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About Spelt

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A super grain in its own right, nothing bad can be said about spelt except the cost. Because it has to be harvested differently than wheat and the yield is so much smaller, the price is high. For wheat-intolerant people, however, it is well worth the cost.

About Spelt grains

Spelt is a true non-hybrid grain and spelt flour can be easily substituted for wheat flour in baked goods. Spelt contains the eight essential amino acids. The whole grain flour is the perfect answer for those people who want to eat good, tasty whole grain products. Organic, unbleached spelt flour is the same grain with most of the bran (fiber) removed, and nothing added.

Sometimes the original ideas are still the best. The wheel hasn't changed much in thousands of years, and tasty and nutritious spelt, one of the first grains to be grown by early farmers as long ago as 5,000 BC., is finding renewed popularity with American consumers.

Not to be confused with oats or wheat, spelt is a member of the same grain family but is an entirely different species. It is one of the original seven grains mentioned in the Bible. This 9000 year old grain originated in the Fertile Crescent and over the centuries found its way throughout Europe where it remained a very popular grain for hundreds of years.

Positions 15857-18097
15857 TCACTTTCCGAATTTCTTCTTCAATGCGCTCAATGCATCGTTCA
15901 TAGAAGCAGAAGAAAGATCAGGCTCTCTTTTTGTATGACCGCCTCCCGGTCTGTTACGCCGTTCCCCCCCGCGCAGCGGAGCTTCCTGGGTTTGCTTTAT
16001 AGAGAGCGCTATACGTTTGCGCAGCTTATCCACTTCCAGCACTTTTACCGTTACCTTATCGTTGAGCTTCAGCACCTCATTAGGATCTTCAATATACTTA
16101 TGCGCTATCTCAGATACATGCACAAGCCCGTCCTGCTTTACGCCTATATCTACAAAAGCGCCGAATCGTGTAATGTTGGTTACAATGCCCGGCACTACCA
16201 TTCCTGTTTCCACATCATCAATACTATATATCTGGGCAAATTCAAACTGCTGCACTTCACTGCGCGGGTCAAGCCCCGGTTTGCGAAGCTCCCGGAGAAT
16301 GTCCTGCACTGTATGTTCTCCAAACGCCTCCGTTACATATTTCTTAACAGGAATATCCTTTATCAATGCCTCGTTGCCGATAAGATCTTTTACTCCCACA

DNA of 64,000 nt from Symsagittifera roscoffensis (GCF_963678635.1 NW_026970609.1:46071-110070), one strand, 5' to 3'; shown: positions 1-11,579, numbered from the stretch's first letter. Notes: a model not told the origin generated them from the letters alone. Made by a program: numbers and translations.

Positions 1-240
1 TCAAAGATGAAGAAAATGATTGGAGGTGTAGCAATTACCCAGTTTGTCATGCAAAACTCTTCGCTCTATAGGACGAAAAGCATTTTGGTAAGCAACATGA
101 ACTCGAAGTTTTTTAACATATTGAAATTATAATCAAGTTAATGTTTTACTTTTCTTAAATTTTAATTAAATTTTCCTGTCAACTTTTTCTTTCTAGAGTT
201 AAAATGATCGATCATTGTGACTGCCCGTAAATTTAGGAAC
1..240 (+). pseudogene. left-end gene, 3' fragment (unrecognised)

Spelt's "nutty" flavor has long been popular in Europe, where it is also known as "Farro" (Italy) and "Dinkle" (Germany). In Roman times it was "Farrum", and origins can be traced back to early Mesopotamia. Spelt (Triticum spelta) is a ancient and distant cousin to modern wheat (Triticum aestivum). Spelt is one of the oldest of cultivated grains, preceded only by Emmer and Elkorn.

But it's not just good taste that has caught the attention of consumers on this side of the Atlantic. The grain is naturally high in fiber, and contains significantly more protein than wheat. Spelt is also higher in B complex vitamins, and both simple and complex carbohydrates. Another important benefit is that some gluten-sensitive people have been able to include spelt-based foods in their diets.

For more information on food allergies on the Web, try FoodAllergy.org

Quick Spelt Bread

Spelt Bread SlicesHere is a quick recipe to give spelt a try!

1-3/4 cup whole grain spelt flour
1/2 cup multi-grain cereal
1-1/2 teaspoons baking powder (aluminum-free)
2 tablespoons water
1-1/4 cup soy milk, rice milk, or almond milk
2 tablespoons honey
1/4 cup canola oil (cold-pressed organic)
2 tablespoons ground flax seeds

Mix the flour, cereal, and baking powder together in a food processor or mixer. In a separate bowl, whisk liquid ingredients together with the ground flax seeds. Slowly pour the wet ingredients into the dry ingredients. Pour into a greased loaf pan and bake at 350 degrees for 50 to 55 minutes.






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